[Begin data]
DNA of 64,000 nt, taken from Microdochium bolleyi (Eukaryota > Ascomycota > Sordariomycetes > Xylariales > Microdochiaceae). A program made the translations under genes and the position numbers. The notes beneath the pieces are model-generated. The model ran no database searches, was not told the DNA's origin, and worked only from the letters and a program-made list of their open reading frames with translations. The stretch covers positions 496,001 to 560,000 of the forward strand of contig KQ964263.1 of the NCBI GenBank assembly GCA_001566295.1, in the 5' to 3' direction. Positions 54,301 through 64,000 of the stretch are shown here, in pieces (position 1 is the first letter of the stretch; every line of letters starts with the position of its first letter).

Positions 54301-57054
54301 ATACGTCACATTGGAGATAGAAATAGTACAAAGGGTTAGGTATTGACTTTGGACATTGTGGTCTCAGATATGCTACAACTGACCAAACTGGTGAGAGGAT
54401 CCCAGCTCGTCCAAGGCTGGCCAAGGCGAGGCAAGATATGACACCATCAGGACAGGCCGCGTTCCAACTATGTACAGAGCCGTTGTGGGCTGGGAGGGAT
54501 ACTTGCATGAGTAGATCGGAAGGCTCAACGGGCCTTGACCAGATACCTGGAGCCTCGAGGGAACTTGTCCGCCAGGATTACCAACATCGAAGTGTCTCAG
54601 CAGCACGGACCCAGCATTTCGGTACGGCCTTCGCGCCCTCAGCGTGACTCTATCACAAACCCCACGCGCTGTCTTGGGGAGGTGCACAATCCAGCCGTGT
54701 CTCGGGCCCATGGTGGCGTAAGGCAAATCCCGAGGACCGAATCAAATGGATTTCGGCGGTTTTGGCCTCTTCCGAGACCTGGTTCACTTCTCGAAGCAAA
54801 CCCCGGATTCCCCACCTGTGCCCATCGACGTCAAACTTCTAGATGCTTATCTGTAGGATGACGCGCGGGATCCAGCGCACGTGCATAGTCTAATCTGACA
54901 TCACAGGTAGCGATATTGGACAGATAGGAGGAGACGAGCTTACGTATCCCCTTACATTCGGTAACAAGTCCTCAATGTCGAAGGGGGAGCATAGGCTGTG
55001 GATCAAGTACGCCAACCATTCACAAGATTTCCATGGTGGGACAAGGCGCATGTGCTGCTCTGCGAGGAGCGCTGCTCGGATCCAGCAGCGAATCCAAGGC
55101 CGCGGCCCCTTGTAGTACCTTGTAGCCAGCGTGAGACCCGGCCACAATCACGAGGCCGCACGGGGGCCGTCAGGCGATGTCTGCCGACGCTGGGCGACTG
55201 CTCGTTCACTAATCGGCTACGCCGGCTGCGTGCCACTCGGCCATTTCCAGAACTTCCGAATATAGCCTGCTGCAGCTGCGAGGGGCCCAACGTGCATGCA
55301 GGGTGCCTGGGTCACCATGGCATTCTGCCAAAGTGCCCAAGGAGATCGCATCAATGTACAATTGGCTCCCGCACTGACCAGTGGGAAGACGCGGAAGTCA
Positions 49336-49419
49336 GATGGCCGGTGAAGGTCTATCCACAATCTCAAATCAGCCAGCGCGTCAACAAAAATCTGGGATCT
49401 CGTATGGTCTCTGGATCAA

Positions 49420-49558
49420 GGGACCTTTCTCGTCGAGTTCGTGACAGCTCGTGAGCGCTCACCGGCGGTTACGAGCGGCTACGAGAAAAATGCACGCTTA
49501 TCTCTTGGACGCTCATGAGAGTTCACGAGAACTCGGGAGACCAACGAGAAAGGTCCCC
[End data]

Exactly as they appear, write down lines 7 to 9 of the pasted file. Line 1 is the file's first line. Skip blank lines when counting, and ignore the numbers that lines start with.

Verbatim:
54701 CTCGGGCCCATGGTGGCGTAAGGCAAATCCCGAGGACCGAATCAAATGGATTTCGGCGGTTTTGGCCTCTTCCGAGACCTGGTTCACTTCTCGAAGCAAA
54801 CCCCGGATTCCCCACCTGTGCCCATCGACGTCAAACTTCTAGATGCTTATCTGTAGGATGACGCGCGGGATCCAGCGCACGTGCATAGTCTAATCTGACA
54901 TCACAGGTAGCGATATTGGACAGATAGGAGGAGACGAGCTTACGTATCCCCTTACATTCGGTAACAAGTCCTCAATGTCGAAGGGGGAGCATAGGCTGTG